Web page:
Dido and Aeneas, Royal Albert Hall, London

Royal Albert Hall, London

In a Proms season dominated on the operatic side by overblown war epics, thank God for Purcell's Dido and Aeneas. Berlioz's take on the Aeneid - The Trojans - took up most of last week's bank holiday; Purcell's succinct little masterpiece fitted snugly into the hour before closing time.

Late Proms, often a repository for some of the festival's more leftfield dabbling, usually have a certain amount of atmosphere to them even if you can sometimes hear tumbleweed rustling around the upper tiers. Here, though, a complete programme of familiar music brought a near-capacity audience.

The forces, too, were a draw: the Orchestra of the Age of Enlightenment backed by its own, classy chorus, directed from the harpsichord by Richard Egarr. His method of conducting - straddling a piano stool turned lengthways, leading with vigorous nods and rolls of the head -may be unconventional but his exuberance brought many rewards. In the overture, the smooth, interlacing lines of the first section morphed seamlessly into a punchy allegro; the duet for Carolyn Sampson's radiant Belinda and Elizabeth Cragg's bright Second Woman went with a real swing.

But this wasn't simply a fashionably zippy baroque reading. Indeed, Dido's final aria was taken so slowly that it would have defeated a lesser singer than Sarah Connolly. She was a reserved, regal queen, yet her supremely controlled, velvety phrases conveyed much, and the sudden tiny stab of vulnerability leading in to her final aria was all the more moving for her earlier composure.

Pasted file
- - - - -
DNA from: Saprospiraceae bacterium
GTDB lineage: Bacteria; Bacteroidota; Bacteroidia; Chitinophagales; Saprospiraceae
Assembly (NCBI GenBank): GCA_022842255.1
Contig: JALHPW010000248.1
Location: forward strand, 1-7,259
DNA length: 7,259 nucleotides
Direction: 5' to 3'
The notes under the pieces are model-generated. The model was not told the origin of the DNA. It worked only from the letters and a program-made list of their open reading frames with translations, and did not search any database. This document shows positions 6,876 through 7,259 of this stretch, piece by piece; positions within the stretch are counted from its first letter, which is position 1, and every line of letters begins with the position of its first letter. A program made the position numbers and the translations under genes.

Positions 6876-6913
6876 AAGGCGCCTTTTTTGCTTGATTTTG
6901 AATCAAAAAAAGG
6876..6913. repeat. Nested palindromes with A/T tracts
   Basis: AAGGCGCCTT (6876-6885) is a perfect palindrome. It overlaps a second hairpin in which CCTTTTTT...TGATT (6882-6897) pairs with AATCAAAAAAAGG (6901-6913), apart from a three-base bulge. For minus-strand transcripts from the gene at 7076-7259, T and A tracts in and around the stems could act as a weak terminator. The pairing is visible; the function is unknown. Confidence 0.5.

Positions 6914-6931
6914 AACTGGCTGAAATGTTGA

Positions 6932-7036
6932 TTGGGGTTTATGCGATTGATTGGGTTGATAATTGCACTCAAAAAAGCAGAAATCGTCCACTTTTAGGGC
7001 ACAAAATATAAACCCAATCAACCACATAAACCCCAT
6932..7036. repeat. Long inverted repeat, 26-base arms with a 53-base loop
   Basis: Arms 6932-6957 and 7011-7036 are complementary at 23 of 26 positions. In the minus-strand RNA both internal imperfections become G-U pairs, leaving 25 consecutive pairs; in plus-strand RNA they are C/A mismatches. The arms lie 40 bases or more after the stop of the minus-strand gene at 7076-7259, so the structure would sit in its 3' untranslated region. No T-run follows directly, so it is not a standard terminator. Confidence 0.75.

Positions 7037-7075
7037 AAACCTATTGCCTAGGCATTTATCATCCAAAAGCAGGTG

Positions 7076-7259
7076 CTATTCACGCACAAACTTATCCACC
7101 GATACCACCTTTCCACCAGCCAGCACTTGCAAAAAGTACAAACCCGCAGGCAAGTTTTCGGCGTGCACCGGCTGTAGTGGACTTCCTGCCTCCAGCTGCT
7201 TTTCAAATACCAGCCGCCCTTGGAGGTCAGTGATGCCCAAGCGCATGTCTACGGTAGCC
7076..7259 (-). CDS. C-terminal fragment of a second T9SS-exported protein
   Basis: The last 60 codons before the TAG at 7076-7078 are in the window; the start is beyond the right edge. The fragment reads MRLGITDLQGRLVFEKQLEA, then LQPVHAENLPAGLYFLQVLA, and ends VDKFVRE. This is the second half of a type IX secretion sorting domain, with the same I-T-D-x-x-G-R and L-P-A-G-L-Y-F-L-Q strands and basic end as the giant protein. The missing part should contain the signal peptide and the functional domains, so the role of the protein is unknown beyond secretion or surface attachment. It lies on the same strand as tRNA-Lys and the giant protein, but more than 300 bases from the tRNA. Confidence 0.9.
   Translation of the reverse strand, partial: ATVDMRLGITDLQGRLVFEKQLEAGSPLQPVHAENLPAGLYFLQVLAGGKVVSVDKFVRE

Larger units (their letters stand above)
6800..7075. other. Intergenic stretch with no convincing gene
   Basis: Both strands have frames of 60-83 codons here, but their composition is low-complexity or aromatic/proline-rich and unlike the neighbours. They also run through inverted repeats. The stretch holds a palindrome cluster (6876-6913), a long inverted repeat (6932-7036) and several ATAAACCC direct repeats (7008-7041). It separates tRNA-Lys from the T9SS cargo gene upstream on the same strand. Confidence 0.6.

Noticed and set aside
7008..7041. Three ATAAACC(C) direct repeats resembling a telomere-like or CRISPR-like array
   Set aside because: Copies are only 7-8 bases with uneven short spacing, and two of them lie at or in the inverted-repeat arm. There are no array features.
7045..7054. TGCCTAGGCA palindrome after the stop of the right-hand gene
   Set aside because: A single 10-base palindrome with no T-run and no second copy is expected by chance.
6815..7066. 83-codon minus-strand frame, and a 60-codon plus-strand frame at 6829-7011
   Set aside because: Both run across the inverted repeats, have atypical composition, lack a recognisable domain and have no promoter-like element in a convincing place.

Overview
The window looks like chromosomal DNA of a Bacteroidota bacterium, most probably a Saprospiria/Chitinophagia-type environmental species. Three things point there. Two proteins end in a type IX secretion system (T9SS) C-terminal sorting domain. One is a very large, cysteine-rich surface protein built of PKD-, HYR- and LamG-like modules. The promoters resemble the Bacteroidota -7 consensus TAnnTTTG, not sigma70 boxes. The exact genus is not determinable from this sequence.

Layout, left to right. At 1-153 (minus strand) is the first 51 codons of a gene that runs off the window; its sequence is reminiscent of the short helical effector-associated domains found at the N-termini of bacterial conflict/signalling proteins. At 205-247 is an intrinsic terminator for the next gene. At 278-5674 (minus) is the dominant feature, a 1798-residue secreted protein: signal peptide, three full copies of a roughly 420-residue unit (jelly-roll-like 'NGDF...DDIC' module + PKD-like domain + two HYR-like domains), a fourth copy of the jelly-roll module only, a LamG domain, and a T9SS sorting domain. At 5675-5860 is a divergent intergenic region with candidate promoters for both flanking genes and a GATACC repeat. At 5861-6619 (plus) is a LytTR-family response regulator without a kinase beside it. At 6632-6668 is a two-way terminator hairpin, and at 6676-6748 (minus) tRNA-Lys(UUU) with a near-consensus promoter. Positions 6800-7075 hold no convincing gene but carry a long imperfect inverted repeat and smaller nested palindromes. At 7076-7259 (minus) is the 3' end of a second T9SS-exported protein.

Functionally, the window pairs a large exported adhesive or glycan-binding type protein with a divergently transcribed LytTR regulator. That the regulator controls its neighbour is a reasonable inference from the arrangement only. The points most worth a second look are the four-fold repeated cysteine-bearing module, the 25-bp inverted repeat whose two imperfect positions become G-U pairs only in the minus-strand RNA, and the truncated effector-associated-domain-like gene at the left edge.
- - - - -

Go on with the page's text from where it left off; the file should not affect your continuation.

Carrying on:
Egarr had ideas of his own, eschewing melodrama and unsubtle comedy and even bypassing the grotesquery that often infuses the coven scenes. Instead of a counter-tenor drag-queen with a couple of old hags in tow, there was the bass-baritone D'Arcy Bleiker as the Sorceress, supported by Anna Dennis and Alexandra Gibson, two well-matched and initially rather polite witches. Hectoring impressively from behind the orchestra, Bleiker was more than a match for Christopher Purves's well-projected but slightly husky Aeneas.

Elsewhere, this was a performance of small, effective touches, from the way of producing the echo effects in the coven chorus by having four of the singers simply turn their backs, to the often-omitted guitar duet in the woodland scene, played so softly that even the harpsichord seemed to clang in comparison. It was a reminder of how perfectly formed this small opera is, and what a wealth of approaches it can accommodate.


Erica Jeal

The GuardianTramp

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